“I understand that new and healthy food and beverage trends are important not only to the planner, but to the participants and venues as well,” she says. “The idea of knowing where the food products are sourced from is not really new, but has been gaining strength each year, and 2019 will not be any different. The chefs especially try to source locally, which makes every meal fresher and healthier and supports local communities. Attendees appreciate this, too. When they are attending events, they tend to eat more than they do at home, so it is important to offer healthy options not only at meals but throughout the day.”
Squeglia says that offering healthy options like fresh fruits at water stations, pop chips rather than potato chips, or mixed nuts are trends that will definitely continue this year.
“There are always new and healthy snack brand options that can be served not only during breaks, but throughout an all-day conference or incentive gathering,” she says. “Venues are well-aware of this and in regions throughout the country, especially in southern California, fresh, organic and non-GMO trends are well-established, and I expect this trend to continue through 2019 and beyond.”
For planners seeking a menu with global flair, head to the Caribbean’s Hotel Xcaret Mexico. The property’s 10 restaurants and eight bars, ranging from casual to upscale, offer a tantalizing array of international and Mexican gastronomy, declared by UNESCO as Intangible Cultural Heritage.
The resort’s signature restaurant is Ha’ — meaning water in the Mayan language — by Carlos Gaytan, the first Mexican chef to receive a Michelin Star. Attendees can partake in an elaborate seven-course tasting menu, perfectly paired with Mexican fine wines. Gaytan describes his dishes as a meeting of authentic flavors with the finest traditional, locally sourced ingredients. “This is more than just a restaurant. It is a way to taste and experience Mayan and Mexican culture,” he says.
Other dining options include Cantina Los Faroles, with offerings such as duck tacos, grilled beef picanha and cucumber salad with jicama, agave syrup and chia vinaigrette; Fuego Restaurant’s signature dish “Risotto de mi comadre,” a culinary experience that combines mole, shiitake, foie gras and chocolate; and Las Cuevas, a Mexican restaurant cut out of the natural caves below the resort.
Sodexo’s National Director of Culinary Development, Kevin Cecilio, says that many of the F&B selections that planners of all industries order, including those for insurance and financial firms, are driven by price/budget.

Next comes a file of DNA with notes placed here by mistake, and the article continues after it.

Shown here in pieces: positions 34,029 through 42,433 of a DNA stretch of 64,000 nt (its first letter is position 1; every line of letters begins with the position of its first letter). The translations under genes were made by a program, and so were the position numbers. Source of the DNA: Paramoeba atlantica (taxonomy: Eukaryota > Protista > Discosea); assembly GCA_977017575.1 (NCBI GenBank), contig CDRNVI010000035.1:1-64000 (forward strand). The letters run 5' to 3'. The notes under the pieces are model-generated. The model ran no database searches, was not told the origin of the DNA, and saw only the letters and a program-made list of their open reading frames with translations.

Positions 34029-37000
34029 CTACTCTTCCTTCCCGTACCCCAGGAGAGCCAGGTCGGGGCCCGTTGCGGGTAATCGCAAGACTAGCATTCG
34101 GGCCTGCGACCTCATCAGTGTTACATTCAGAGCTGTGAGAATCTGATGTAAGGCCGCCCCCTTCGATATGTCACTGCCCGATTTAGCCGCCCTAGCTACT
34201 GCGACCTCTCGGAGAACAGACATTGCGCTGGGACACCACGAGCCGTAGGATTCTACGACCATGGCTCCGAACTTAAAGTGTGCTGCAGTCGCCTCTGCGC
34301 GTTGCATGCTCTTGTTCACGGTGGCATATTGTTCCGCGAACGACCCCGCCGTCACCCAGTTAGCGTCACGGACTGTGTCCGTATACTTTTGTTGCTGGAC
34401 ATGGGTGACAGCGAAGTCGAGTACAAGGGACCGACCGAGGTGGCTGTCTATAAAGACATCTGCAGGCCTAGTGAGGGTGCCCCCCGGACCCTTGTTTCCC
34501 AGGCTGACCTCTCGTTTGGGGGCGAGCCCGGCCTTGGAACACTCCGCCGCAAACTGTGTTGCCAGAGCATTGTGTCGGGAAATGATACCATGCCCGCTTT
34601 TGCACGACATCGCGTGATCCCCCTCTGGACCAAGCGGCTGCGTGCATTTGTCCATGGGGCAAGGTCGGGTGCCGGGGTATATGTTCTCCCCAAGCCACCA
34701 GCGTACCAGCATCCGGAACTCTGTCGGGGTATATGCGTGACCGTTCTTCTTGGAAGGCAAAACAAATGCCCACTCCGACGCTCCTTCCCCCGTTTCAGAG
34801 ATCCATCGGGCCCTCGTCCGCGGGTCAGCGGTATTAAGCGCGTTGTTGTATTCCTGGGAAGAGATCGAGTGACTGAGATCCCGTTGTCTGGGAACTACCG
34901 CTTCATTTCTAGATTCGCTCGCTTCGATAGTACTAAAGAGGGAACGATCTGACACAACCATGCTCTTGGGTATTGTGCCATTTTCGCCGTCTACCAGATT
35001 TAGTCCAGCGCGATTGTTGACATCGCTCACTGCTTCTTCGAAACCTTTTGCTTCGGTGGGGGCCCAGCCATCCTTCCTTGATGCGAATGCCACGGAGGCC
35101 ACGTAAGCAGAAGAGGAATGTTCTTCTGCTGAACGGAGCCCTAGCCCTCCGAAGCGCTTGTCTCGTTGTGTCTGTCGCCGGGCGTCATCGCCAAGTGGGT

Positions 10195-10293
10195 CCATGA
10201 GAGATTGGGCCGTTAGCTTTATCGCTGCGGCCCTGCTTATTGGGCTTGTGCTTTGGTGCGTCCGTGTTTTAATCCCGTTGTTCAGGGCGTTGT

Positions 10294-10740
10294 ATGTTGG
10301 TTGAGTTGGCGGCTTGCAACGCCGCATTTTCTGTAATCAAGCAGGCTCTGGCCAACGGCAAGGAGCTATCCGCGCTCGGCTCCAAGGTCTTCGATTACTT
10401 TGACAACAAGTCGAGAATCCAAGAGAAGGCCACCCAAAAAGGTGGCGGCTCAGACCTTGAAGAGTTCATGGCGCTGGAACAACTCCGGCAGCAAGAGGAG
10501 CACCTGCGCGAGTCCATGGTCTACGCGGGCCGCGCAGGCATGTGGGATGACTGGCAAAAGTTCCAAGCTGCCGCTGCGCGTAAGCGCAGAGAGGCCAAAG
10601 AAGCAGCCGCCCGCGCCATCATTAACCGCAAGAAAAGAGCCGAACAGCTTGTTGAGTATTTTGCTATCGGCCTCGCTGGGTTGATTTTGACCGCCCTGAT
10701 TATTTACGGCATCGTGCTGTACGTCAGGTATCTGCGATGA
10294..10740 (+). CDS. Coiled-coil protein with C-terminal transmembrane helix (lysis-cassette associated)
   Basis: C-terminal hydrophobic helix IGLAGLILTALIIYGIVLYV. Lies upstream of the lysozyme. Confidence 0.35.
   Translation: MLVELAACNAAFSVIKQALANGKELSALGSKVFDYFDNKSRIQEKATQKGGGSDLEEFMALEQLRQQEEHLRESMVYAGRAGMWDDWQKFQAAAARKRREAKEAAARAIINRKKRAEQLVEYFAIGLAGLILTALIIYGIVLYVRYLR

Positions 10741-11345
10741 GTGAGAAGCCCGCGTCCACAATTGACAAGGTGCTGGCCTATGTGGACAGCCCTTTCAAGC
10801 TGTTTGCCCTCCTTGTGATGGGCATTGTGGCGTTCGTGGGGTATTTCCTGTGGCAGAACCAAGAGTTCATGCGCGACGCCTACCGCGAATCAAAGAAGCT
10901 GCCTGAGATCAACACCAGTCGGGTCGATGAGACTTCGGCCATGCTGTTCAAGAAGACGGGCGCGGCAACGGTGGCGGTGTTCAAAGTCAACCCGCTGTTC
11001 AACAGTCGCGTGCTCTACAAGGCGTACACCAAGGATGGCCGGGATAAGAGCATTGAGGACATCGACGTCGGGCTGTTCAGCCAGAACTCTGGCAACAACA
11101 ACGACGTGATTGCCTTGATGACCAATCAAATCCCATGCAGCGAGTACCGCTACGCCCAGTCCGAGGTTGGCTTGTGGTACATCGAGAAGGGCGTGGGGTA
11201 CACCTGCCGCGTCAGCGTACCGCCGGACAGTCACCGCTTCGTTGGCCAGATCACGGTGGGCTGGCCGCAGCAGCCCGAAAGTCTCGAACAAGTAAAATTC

“Most of the planners want to offer healthy options, so we must work with them to make sure it works within their required budgets per event. It is a job we take very seriously,” Cecilio says.
He believes that the following four categories will become more popular with planners and attendees this year.
Fermented Foods: “Building on last year’s rise in popularity, the fermented food trend continues to move beyond traditional foods into cocktails, sauces, snacks, frozen treats, kombucha cocktail mixers, miso dressings, hot sauces and more.”
Seeds: “Adding a crunchy, delicious texture to everything from salads to soft cheeses, seeds are no longer what gets thrown away. Roasted, tossed into soup, even mixed with chocolate to make a healthy dessert, seeds provide healthy, omega-3 oils and protein and are a great option for people with food sensitivities or those who maintain a vegan diet.”
Exotic Citrus: “The coming year looks to bring bright citrus flavors from exotic fruits, such as kumquats, pomelos, yuzu, Ugli fruit, bergamot and Meyer lemons. For example, yuzu is an essential ingredient in ponzu sauce, and pomelo, which can be found in drinks and desserts.”
Lemon Verbena, Savory and Caraway Flower: “These three herbs are poised to become household names in 2019. The Savory herb has a pungent flavor and pairs well with slow-cooked meats, beets, eggs, potatoes and tomatoes. Lemon verbena provides a lemon flavor and is often used for light marinades, dressings, even chicken and fish dishes. The seeds and leaves of the white caraway flower provide a flavorful addition to a variety of foods, including bread, cheese, cakes and sausage. The leaves can even be cooked like spinach or used in salads.”
At the New York Hilton Midtown hotel, Victor Wilson, director of events, says that for insurance and financial meetings and events, planners will be looking to increase their use of healthy foods.
“As the corporate meetings landscape evolves, we adapt our approach to mirror the needs and wants of the client,” he says. “Our aim is to introduce trending healthy and sustainable products as well as activity breaks that promote balance and wellness. One of our more popular breaks, ‘Yoga and Yogurt,’ is a 50-
minute yoga class followed by nutrient-dense power shots — ginger and wheatgrass is the favorite — with others that include kombucha, superfruit, avocado and, of course, yogurt. In 2019, I think the focus on hyper-local, minimal ingredient meals and health-base break options will continue to dominate the meetings space.